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Italian Wine and Harvesting

The harvest (vendemmia in italian) is the moment in which the grapes, grown in the vineyard throughout the year, are harvested and taken to the cellar to begin the winemaking process, which with the alcoholic fermentation of the sugars contained in the ripe berries will transform the must into wine.

The harvest period varies between July and October (in the northern hemisphere) and between February and April (in the southern hemisphere), and depends on many factors, even if in a generic way it is identified with the period in which the grapes reached the grade desired ripening, that is when the ratio between the percentage of sugars and that of acids in the grape has reached the optimal value for the type of wine to be produced.

If this parameter is generally valid for table grapes, in the case of grapes destined for the production of wine it is necessary to consider additional parameters to decide when and how to harvest.


The vine is an ancient plant that has been cultivated for millions of years. 

The vine is said to be one of the oldest plants on Earth. Traces of fossils have been found all over the world that date back to times prior to the appearance of man.

The ancient Sumerians, the Egyptians and then again the Greeks and the Etruscans cultivated the vine and produced wine even if this was very different from what we are used to drinking today.

What is certain is that the origins of vine cultivation date back to prehistoric times and the geographical area is precisely that of the Mediterranean.

It is with the Mediterranean climate that the vine grows and thrives and allows man to make wine.

During the Roman era a festival was dedicated to the grape harvest, the vinalia rustica, which was celebrated on 19 August; it was a feast common to other Latin cities as well, so much so that Varro tells how on the gates of Tusculum it was written not to bring the wine collected during the harvest within the walls, before having proclaimed the Vinalia.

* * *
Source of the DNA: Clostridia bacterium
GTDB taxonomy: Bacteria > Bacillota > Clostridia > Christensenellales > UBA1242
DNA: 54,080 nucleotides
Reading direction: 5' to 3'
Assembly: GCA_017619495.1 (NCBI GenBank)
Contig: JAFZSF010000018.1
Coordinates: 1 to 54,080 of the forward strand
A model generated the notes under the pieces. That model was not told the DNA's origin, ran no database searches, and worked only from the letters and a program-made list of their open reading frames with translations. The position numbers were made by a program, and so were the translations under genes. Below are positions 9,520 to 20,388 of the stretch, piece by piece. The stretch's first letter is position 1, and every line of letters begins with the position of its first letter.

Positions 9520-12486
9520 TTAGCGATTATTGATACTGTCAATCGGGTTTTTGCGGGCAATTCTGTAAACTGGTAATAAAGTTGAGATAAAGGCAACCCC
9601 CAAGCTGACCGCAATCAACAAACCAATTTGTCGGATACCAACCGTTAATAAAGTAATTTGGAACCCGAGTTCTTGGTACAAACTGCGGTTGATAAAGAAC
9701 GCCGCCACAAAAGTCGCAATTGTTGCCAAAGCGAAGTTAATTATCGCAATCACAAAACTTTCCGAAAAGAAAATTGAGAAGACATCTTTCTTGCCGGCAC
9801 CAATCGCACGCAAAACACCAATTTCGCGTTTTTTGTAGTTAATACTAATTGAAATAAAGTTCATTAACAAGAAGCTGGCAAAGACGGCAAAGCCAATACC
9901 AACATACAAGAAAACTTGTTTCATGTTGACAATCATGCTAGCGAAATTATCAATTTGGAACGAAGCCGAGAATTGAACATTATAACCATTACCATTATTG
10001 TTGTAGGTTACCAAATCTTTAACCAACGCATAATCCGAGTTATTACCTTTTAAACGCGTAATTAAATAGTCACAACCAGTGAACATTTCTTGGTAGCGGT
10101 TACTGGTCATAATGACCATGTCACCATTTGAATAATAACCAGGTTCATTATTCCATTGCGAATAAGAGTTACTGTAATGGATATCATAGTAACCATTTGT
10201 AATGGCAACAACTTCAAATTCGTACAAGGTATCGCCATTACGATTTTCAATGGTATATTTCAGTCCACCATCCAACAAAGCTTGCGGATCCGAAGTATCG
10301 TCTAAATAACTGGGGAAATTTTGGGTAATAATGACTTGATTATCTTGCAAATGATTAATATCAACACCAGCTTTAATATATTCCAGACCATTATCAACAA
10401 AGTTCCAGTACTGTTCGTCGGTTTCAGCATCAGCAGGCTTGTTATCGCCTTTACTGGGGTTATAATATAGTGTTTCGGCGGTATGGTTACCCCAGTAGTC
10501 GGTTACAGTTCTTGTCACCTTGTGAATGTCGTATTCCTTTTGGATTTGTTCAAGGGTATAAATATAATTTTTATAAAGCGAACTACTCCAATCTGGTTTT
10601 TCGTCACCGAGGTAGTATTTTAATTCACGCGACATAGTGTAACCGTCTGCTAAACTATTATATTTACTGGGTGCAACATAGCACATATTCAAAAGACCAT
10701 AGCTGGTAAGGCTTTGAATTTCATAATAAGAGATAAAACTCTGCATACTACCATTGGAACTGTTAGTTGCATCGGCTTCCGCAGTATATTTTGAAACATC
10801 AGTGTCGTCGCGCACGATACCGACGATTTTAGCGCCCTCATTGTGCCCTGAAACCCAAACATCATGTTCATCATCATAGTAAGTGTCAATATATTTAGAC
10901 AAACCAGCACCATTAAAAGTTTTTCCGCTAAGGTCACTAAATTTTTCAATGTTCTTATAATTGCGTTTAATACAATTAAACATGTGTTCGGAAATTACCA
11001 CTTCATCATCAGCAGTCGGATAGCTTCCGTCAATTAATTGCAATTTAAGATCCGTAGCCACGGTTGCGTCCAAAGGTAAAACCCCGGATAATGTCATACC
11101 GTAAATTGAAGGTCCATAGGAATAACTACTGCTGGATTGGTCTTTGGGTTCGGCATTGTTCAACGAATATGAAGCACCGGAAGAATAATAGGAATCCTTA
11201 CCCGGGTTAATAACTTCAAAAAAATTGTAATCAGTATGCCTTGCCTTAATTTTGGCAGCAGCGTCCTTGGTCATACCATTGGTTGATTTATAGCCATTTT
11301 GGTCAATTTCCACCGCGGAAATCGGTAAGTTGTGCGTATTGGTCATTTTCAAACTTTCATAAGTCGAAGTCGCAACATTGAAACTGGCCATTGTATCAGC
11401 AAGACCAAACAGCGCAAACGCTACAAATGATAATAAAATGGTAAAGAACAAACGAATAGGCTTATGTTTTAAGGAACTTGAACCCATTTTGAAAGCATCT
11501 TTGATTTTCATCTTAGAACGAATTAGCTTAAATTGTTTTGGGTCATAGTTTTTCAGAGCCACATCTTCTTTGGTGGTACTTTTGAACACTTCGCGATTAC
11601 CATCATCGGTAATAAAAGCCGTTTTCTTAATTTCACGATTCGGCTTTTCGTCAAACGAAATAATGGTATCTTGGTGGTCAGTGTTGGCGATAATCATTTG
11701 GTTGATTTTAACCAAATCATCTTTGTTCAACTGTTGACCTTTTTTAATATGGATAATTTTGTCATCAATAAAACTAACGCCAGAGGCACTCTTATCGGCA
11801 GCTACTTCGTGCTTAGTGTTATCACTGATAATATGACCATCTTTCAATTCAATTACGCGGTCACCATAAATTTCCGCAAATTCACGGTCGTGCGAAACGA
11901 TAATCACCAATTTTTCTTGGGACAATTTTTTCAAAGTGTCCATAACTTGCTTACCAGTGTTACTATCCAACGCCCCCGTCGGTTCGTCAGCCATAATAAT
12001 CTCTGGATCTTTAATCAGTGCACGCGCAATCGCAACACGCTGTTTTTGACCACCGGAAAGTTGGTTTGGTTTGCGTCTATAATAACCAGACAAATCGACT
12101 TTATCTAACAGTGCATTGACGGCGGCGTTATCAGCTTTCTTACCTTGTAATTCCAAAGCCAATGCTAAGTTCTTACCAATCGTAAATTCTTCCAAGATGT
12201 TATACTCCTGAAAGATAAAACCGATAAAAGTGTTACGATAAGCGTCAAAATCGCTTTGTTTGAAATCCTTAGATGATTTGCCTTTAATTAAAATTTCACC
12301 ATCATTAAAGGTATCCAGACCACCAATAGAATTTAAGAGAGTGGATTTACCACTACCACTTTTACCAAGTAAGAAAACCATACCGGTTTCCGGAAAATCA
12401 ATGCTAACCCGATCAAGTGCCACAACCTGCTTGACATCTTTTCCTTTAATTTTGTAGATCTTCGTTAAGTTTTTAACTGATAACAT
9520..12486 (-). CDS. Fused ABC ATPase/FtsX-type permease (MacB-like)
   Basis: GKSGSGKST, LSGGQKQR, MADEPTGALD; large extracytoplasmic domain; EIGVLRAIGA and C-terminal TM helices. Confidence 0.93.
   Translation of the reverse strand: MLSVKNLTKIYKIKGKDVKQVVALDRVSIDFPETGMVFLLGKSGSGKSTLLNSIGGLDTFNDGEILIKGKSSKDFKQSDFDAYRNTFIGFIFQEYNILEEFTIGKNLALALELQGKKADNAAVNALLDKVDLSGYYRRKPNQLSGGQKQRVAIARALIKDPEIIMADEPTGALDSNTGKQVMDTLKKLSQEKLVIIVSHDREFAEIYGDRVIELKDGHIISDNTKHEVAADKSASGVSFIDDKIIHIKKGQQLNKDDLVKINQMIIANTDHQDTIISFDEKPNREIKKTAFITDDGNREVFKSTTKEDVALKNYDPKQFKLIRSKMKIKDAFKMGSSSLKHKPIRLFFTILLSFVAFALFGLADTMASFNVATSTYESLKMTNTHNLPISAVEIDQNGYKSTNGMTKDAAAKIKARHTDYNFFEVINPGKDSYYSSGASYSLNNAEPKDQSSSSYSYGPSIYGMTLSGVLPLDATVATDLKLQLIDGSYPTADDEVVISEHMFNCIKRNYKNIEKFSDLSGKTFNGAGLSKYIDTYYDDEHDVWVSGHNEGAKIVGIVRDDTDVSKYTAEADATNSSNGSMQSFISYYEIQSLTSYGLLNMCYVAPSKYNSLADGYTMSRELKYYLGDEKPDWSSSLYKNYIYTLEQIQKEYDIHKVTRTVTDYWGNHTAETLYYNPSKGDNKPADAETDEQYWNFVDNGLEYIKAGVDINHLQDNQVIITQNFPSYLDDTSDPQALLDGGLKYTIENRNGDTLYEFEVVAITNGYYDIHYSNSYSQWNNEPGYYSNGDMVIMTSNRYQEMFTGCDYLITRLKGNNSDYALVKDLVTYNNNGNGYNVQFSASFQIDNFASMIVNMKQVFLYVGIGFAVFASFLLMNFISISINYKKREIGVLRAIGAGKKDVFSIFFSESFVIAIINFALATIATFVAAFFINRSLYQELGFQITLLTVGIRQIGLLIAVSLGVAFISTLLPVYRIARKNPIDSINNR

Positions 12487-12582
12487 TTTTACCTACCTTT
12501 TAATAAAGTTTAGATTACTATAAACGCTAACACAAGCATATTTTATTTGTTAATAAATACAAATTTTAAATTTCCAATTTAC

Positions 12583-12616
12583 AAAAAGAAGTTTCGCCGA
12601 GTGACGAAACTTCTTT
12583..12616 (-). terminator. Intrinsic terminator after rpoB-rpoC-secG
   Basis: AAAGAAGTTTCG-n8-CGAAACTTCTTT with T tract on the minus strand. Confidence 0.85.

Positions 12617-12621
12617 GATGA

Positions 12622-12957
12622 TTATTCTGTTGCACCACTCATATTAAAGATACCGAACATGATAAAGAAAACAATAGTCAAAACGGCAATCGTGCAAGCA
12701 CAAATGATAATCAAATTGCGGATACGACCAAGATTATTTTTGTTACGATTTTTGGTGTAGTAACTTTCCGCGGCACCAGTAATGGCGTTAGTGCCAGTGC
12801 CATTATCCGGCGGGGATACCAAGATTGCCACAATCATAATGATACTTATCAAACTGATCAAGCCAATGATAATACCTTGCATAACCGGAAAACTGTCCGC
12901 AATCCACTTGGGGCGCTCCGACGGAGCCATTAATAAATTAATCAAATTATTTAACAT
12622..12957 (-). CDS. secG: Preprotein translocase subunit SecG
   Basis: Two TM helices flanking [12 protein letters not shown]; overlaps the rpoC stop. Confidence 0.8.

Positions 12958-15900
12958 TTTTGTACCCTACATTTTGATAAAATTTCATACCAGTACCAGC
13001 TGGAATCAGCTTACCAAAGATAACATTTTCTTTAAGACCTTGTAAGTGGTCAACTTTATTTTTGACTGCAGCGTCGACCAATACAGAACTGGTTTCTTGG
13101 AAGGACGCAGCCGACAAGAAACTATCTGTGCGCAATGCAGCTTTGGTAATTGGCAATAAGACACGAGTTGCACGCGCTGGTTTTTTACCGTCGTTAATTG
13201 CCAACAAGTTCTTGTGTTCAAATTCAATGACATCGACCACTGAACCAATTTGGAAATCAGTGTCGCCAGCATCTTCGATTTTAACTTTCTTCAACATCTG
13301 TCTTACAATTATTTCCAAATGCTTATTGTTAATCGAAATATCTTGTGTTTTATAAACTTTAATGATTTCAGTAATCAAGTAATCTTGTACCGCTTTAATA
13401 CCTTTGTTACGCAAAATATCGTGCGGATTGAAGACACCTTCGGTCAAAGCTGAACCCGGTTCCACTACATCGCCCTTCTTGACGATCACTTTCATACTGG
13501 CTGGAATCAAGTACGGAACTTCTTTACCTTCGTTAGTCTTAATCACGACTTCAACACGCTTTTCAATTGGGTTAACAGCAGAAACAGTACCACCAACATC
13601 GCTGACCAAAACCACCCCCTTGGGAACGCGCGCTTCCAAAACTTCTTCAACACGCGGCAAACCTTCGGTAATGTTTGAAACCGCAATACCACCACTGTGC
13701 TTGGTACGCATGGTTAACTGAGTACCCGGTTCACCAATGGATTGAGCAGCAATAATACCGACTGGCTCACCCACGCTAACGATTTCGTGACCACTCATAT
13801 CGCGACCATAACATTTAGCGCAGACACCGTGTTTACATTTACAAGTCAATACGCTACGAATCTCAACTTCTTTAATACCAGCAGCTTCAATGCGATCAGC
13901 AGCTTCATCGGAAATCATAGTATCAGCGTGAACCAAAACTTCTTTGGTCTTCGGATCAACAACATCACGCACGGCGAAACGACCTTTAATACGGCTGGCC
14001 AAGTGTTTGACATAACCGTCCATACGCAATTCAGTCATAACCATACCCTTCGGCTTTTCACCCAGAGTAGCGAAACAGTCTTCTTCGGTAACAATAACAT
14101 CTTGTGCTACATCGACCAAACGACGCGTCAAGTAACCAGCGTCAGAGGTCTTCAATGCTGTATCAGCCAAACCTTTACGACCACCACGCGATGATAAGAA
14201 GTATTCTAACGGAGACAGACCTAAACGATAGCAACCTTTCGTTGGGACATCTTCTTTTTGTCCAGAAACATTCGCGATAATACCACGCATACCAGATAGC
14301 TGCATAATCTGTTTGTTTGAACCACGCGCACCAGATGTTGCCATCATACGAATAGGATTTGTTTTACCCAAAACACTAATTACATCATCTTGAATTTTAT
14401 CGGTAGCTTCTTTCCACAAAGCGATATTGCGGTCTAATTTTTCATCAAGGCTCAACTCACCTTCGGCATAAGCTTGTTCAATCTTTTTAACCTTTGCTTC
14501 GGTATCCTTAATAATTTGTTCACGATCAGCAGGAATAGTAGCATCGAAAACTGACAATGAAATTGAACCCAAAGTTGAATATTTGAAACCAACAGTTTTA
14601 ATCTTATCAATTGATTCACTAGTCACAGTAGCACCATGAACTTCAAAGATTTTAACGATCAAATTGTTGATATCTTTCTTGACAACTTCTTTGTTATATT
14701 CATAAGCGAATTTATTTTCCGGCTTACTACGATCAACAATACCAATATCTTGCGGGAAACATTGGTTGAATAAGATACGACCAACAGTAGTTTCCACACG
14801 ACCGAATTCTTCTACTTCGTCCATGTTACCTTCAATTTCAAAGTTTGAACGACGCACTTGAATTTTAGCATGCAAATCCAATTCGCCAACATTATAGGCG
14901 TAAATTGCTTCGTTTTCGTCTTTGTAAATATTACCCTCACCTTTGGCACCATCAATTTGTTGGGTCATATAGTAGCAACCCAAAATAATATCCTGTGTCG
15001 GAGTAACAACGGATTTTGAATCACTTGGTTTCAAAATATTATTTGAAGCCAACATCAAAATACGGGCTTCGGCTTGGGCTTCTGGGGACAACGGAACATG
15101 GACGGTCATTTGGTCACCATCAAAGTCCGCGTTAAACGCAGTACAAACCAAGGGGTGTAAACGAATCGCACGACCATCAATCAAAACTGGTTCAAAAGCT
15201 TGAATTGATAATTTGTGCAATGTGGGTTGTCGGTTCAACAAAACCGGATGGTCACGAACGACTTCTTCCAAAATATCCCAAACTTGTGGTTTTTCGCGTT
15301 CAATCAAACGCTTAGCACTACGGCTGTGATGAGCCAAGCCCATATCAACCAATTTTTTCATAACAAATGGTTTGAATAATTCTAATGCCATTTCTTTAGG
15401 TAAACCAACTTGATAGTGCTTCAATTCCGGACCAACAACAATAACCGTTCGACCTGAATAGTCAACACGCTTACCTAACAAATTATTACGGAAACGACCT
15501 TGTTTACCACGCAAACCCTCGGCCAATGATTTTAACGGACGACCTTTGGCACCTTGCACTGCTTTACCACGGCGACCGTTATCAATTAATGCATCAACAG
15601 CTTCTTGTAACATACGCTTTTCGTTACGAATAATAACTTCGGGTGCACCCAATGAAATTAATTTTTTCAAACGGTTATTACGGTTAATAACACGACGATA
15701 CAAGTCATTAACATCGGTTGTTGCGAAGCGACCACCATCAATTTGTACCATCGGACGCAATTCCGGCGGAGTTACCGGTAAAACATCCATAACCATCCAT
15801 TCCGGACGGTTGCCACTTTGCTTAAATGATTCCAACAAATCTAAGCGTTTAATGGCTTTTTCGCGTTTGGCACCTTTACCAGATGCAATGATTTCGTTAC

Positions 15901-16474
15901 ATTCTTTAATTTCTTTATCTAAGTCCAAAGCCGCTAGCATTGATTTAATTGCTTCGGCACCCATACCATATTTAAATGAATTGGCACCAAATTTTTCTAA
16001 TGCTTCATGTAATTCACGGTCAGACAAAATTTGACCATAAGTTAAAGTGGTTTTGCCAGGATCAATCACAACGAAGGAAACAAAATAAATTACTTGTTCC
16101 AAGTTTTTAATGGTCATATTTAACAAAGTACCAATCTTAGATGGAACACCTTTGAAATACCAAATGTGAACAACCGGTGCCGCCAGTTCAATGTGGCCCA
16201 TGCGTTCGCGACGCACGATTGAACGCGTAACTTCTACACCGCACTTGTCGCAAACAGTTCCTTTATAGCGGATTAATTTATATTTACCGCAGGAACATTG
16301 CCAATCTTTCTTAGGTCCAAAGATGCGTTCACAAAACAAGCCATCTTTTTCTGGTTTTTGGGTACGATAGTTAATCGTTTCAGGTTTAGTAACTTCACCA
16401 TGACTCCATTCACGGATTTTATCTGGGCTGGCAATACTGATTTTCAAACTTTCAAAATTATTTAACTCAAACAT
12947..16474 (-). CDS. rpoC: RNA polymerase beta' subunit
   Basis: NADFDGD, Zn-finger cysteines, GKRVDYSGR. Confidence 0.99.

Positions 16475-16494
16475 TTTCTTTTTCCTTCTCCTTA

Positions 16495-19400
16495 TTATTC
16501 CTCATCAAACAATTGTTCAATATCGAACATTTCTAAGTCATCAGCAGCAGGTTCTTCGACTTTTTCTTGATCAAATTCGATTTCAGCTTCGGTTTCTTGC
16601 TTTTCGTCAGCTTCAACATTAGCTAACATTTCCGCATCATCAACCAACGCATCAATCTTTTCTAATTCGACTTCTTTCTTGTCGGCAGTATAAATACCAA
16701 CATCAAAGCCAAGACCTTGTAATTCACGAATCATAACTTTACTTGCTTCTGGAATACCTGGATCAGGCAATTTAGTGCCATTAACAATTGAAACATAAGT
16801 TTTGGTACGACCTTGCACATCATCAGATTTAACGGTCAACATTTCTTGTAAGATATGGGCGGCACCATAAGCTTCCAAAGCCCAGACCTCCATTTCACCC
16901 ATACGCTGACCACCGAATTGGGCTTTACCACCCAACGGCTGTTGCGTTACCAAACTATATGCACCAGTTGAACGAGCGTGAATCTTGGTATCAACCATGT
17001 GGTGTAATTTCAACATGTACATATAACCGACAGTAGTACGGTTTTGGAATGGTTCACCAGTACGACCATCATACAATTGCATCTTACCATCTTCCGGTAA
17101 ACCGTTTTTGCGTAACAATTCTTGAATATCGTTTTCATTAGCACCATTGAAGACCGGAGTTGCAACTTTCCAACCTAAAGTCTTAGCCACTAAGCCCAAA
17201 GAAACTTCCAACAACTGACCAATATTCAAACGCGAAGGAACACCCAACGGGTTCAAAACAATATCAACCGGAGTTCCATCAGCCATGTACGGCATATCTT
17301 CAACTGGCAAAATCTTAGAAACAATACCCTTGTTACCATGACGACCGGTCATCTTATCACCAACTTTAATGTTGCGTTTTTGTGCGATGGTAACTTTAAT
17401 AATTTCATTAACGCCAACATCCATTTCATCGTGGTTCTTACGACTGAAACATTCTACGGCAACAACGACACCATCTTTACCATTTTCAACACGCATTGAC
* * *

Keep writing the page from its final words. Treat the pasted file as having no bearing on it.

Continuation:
A job for early risers

The harvest begins early in the morning before the heat begins to be felt. 

The bunches, very dry (the water could affect the quality of the must), are placed in large baskets, making sure that the grains do not get damaged. 

The baskets are taken to the premises where the vinification will start: the transport is quite fast because we try to avoid unwanted maceration or fermentation.

The time of harvest may depend on

  • Climatic conditions: as the latitude increases, the grapes ripen later;
  • Production area: in the northern hemisphere, the grapes from the vineyards facing south ripen earlier than those facing north; inversely in the southern hemisphere the grapes of the vineyards facing north ripen earlier than those facing south; in both cases, as the altitude increases, the grapes ripen earlier;
  • Type of grape: white grape varieties usually ripen earlier than red grape varieties;

There are two grape harvesting methods:

Manual: it is used for the production of high-quality wines and classic method sparkling wines, as it is necessary to selectively choose the bunches; this leads to an inevitable increase in production costs; in ancient times it was crushed with the feet.

Mechanical: there are facilitating machines, which speed up manual work, and grape harvesting machines. For plots of less than 50 ha they are generally towed machines coupled to a tractor; for larger vineyards they are self-propelled machines. 

The product that detaches from the plant is collected before it touches the ground, cleaned of any impurities and placed in a hopper which is then emptied into special trailers. Mechanical harvesting offers some advantages, including cost-effectiveness compared to manual harvesting. For productions that satisfy the quality of the cellar, it is necessary to manually eliminate those clusters that have diseases or are not yet ripe.

Harvest 2022

2022 has been a satisfactory year in quantity and surprising in quality.According to the harvest forecasts of the Assoenologi Observatory, Ismea and the Italian Wine Union, the drought and the record heat of this year have not compromised the Italian vineyard which, at the start of the harvest campaign, promises quality grapes from very good, with a quantity in line with the average of the last few years. In addition to the providential rains of August, the extraordinary work of research and application of producers on a vine that is increasingly resilient to climatic and meteorological adversities guarantees the seal of the final product.